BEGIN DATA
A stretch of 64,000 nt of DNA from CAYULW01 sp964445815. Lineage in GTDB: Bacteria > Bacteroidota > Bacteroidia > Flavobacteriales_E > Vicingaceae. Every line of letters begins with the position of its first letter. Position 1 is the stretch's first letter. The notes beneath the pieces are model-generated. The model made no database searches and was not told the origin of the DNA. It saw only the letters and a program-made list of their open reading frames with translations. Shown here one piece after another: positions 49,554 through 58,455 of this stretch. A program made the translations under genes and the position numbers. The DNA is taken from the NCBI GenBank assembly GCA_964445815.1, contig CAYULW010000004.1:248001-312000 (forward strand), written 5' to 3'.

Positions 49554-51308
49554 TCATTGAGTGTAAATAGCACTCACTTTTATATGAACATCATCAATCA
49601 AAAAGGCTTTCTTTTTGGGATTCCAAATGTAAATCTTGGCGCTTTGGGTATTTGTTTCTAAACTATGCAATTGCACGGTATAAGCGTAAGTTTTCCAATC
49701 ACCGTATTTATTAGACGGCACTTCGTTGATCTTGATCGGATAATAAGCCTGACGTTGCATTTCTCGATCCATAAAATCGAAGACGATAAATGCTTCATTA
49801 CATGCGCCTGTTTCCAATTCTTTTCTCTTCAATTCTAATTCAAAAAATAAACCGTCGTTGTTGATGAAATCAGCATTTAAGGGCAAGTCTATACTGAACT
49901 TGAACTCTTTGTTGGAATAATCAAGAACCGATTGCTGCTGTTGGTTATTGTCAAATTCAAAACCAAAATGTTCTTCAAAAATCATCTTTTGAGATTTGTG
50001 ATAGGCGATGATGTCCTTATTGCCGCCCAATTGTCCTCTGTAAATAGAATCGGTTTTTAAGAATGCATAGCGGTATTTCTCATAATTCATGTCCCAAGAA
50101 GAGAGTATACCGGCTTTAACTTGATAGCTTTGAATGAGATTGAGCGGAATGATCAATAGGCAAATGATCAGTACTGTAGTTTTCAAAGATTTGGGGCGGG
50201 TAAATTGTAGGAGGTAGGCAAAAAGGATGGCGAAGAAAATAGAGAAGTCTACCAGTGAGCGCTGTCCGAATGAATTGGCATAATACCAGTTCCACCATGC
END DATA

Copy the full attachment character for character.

A stretch of 64,000 nt of DNA from CAYULW01 sp964445815. Lineage in GTDB: Bacteria > Bacteroidota > Bacteroidia > Flavobacteriales_E > Vicingaceae. Every line of letters begins with the position of its first letter. Position 1 is the stretch's first letter. The notes beneath the pieces are model-generated. The model made no database searches and was not told the origin of the DNA. It saw only the letters and a program-made list of their open reading frames with translations. Shown here one piece after another: positions 49,554 through 58,455 of this stretch. A program made the translations under genes and the position numbers. The DNA is taken from the NCBI GenBank assembly GCA_964445815.1, contig CAYULW010000004.1:248001-312000 (forward strand), written 5' to 3'.

Positions 49554-51308
49554 TCATTGAGTGTAAATAGCACTCACTTTTATATGAACATCATCAATCA
49601 AAAAGGCTTTCTTTTTGGGATTCCAAATGTAAATCTTGGCGCTTTGGGTATTTGTTTCTAAACTATGCAATTGCACGGTATAAGCGTAAGTTTTCCAATC
49701 ACCGTATTTATTAGACGGCACTTCGTTGATCTTGATCGGATAATAAGCCTGACGTTGCATTTCTCGATCCATAAAATCGAAGACGATAAATGCTTCATTA
49801 CATGCGCCTGTTTCCAATTCTTTTCTCTTCAATTCTAATTCAAAAAATAAACCGTCGTTGTTGATGAAATCAGCATTTAAGGGCAAGTCTATACTGAACT
49901 TGAACTCTTTGTTGGAATAATCAAGAACCGATTGCTGCTGTTGGTTATTGTCAAATTCAAAACCAAAATGTTCTTCAAAAATCATCTTTTGAGATTTGTG
50001 ATAGGCGATGATGTCCTTATTGCCGCCCAATTGTCCTCTGTAAATAGAATCGGTTTTTAAGAATGCATAGCGGTATTTCTCATAATTCATGTCCCAAGAA
50101 GAGAGTATACCGGCTTTAACTTGATAGCTTTGAATGAGATTGAGCGGAATGATCAATAGGCAAATGATCAGTACTGTAGTTTTCAAAGATTTGGGGCGGG
50201 TAAATTGTAGGAGGTAGGCAAAAAGGATGGCGAAGAAAATAGAGAAGTCTACCAGTGAGCGCTGTCCGAATGAATTGGCATAATACCAGTTCCACCATGC